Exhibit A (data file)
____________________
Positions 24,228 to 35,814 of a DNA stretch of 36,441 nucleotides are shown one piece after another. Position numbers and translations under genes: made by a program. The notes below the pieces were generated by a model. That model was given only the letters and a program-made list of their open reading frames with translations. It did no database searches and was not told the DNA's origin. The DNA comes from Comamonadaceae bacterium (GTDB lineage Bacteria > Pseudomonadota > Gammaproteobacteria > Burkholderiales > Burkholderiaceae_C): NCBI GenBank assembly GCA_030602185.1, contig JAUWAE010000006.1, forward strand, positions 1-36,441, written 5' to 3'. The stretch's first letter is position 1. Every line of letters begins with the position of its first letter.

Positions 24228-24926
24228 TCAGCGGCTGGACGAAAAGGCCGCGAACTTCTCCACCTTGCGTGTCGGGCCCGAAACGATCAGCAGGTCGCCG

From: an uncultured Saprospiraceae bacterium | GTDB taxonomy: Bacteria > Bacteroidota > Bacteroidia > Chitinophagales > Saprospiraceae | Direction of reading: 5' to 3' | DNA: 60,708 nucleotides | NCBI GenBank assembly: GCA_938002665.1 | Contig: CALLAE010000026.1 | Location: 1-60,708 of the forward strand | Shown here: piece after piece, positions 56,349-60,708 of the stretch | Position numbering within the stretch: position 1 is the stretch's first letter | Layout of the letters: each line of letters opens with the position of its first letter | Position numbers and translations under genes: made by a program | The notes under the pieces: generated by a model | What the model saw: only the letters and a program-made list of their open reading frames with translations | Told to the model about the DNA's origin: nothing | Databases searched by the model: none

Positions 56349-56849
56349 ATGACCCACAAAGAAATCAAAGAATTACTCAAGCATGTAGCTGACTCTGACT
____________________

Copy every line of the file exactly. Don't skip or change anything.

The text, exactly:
Positions 24,228 to 35,814 of a DNA stretch of 36,441 nucleotides are shown one piece after another. Position numbers and translations under genes: made by a program. The notes below the pieces were generated by a model. That model was given only the letters and a program-made list of their open reading frames with translations. It did no database searches and was not told the DNA's origin. The DNA comes from Comamonadaceae bacterium (GTDB lineage Bacteria > Pseudomonadota > Gammaproteobacteria > Burkholderiales > Burkholderiaceae_C): NCBI GenBank assembly GCA_030602185.1, contig JAUWAE010000006.1, forward strand, positions 1-36,441, written 5' to 3'. The stretch's first letter is position 1. Every line of letters begins with the position of its first letter.

Positions 24228-24926
24228 TCAGCGGCTGGACGAAAAGGCCGCGAACTTCTCCACCTTGCGTGTCGGGCCCGAAACGATCAGCAGGTCGCCG

From: an uncultured Saprospiraceae bacterium | GTDB taxonomy: Bacteria > Bacteroidota > Bacteroidia > Chitinophagales > Saprospiraceae | Direction of reading: 5' to 3' | DNA: 60,708 nucleotides | NCBI GenBank assembly: GCA_938002665.1 | Contig: CALLAE010000026.1 | Location: 1-60,708 of the forward strand | Shown here: piece after piece, positions 56,349-60,708 of the stretch | Position numbering within the stretch: position 1 is the stretch's first letter | Layout of the letters: each line of letters opens with the position of its first letter | Position numbers and translations under genes: made by a program | The notes under the pieces: generated by a model | What the model saw: only the letters and a program-made list of their open reading frames with translations | Told to the model about the DNA's origin: nothing | Databases searched by the model: none

Positions 56349-56849
56349 ATGACCCACAAAGAAATCAAAGAATTACTCAAGCATGTAGCTGACTCTGACT